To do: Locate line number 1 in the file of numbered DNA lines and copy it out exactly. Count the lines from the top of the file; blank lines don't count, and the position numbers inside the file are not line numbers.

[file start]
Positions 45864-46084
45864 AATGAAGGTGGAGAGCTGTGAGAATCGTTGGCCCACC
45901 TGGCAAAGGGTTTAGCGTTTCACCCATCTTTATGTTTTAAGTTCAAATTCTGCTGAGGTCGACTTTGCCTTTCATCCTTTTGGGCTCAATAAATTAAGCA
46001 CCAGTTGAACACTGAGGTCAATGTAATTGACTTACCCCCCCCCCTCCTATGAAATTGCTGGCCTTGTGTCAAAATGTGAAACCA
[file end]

Positions 45864-46084